running the books avi steinbergFor most men contemplating a career that will bring them into a fascinating world full of interesting conflicts and populated by colorful characters, being a librarian ranks somewhere between "dental assistant" and "wedding videographer."

Unless you're Avi Steinberg, author of the new memoir "Running the Books," whose job as a prison librarian led him to work with people who carried monikers like "C.C. Too Sweet" and "Fat Kat."

The Harvard-educated Steinberg found the job in the Suffolk County House of Corrections on -- where else? -- Craigslist. After cutting his hair as short as possible to pass a follicle drug test, he left his position as a freelance obituary writer for The Boston Globe to become, at least in some capacity, a jailer.

The book features more than a handful of colorful anecdotes -- including the one about the time he was mugged by a then-released inmate who recognized him ("I still owe you two books," the mugger shouted as he ran off) -- but also is full of thoughtful soul-searching about the nature of our prison system, as well as the library's place in it.

"The library is an important piece of the lives of the inmates," he says. "They come in every day ... I tried to be friendly and warm, and they really responded to that. In prison, that's not a given."

Keep reading to learn about the inmates Steinberg is still friends with, the point when he decided to write the book, and why he hopes C.C. Too Sweet is reading this.

Breaking the Taboo and Being Friends
Steinberg says that while it's taboo for guards and inmates to call themselves friends, there's not nearly as much separation between the inmates and the guards as TV and movies make it seem. "When you spend that much time with people, the differences tend to melt away, and you realize that you have much more in common with each other," he says. "They're all part of communities and families, and the officers and staff develop a kinship with them."

Steinberg himself discovered a particular affinity for the pimps, due to that group's inexplicable love for the library. One former gangster and pimp, who went by the name of "Fat Kat," even bestowed upon Steinberg his cherished prison nickname, "Bookie." Another inmate Steinberg befriended dreamed of starring in his own cooking show, "Thug Sizzle." The librarian contemplated sneaking him spices to use on the inside, until he realized "how incriminating handing an inmate a bag of oregano or rosemary would look to a guard."

avi steinbergOn C.C. Too Sweet and Being a Teacher
In addition to running the library, Steinberg's role in the prison included teaching creative writing classes. "The teaching aspect of prison was one thing I really loved," he says. "I thought I was better at that than anything else."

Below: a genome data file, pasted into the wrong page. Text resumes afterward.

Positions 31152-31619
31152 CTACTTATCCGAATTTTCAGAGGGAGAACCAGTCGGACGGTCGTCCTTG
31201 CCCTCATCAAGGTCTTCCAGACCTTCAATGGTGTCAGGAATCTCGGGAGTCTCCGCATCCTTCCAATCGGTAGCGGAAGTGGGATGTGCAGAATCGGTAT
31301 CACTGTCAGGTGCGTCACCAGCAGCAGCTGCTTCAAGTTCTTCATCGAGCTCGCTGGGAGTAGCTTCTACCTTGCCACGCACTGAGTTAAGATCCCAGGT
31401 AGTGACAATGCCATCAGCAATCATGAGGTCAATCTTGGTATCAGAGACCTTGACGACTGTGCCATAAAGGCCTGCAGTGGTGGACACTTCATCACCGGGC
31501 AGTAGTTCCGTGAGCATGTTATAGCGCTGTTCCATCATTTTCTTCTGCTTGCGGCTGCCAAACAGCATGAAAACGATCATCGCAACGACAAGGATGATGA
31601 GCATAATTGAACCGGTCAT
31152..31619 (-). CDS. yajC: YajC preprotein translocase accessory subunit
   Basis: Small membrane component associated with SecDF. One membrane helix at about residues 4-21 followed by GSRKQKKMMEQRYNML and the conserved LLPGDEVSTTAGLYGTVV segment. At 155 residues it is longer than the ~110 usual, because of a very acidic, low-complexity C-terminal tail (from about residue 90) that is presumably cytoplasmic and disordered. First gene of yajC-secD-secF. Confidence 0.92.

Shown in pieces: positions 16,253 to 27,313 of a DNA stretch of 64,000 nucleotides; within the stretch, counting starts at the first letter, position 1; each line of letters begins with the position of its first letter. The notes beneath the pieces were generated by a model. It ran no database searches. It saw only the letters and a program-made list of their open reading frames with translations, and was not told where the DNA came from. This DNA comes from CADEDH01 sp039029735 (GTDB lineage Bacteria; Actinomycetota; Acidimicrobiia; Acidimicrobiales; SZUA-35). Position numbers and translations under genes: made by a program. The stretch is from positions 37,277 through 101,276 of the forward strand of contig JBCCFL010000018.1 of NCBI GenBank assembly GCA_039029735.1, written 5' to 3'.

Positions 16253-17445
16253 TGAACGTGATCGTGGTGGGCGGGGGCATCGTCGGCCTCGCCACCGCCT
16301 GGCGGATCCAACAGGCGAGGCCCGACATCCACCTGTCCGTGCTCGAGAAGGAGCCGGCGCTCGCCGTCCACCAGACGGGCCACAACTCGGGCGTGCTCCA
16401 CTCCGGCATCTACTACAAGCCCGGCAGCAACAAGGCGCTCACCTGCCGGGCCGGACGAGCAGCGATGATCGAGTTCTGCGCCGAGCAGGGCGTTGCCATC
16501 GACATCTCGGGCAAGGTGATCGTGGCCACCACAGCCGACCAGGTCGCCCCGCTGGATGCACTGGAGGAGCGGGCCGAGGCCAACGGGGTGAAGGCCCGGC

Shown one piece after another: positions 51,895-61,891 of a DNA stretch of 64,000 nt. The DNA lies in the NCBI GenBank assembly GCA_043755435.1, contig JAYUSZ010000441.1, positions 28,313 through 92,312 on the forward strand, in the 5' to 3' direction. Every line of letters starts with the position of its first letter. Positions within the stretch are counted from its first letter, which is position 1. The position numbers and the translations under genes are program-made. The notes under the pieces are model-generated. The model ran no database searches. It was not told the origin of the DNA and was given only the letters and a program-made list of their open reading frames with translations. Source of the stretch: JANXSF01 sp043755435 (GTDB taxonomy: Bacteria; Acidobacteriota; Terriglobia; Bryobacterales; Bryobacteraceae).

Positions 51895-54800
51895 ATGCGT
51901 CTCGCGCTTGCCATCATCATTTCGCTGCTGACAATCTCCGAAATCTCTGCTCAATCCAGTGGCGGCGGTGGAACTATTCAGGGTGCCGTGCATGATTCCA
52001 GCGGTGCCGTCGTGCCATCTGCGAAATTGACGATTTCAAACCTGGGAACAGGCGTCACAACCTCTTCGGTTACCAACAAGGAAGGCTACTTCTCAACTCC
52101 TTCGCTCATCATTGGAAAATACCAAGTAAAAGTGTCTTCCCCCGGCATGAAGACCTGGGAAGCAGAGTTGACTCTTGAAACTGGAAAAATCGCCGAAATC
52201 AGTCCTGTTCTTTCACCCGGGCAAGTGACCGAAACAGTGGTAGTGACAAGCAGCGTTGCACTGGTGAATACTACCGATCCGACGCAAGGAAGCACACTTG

Steinberg worked closely with one former pimp, who went by the name "C.C. Too Sweet," whose memoir showed particular promise. In his role as editor and adviser, Steinberg suggested C.C. more fully realize his female characters, leading the pimp to stop referring to them as "bitches" in his manuscript.

Steinberg worried that people would be outraged that a civil servant was helping a pimp write a salacious "tell-all" book. He also felt ambivalent about being close to a man who was responsible for crimes like kidnapping and forced prostitution. However, in the time since his own book's completion, he's made peace with the conflict.

"I've actually been trying to get in touch with him," Steinberg said. "He may be back in jail, according to Fat Kat. But thanks to the book, I actually have some connections, and I'd like to show his book to agents. He worked hard on it, and it deserves a read. Hopefully, he'll read this article."

Leaving the Prison and Telling the Story
While the book isn't clear on the exact circumstances leading to Steinberg quitting his job in the prison, he tells Asylum that while he worried about the inmates, he doesn't overstate the impact his departure had on their lives. "These guys are pretty good at getting by," he points out.

So when did he realize that this was a story he needed to tell? Almost as soon as he started: "One thing I noticed about the culture of the prison, among the staff and the inmates, is that everyone says, 'This could be a movie. This could be a book.' It's like a refrain, and I realized they were right."

In the end, "Running the Books" is one of the more thoughtful and nuanced looks at prison culture -- more so than, say, "Oz," anyway. And it'll probably remain high on the list of great books about the subject -- at least until C.C. Too Sweet's memoir finds a publisher.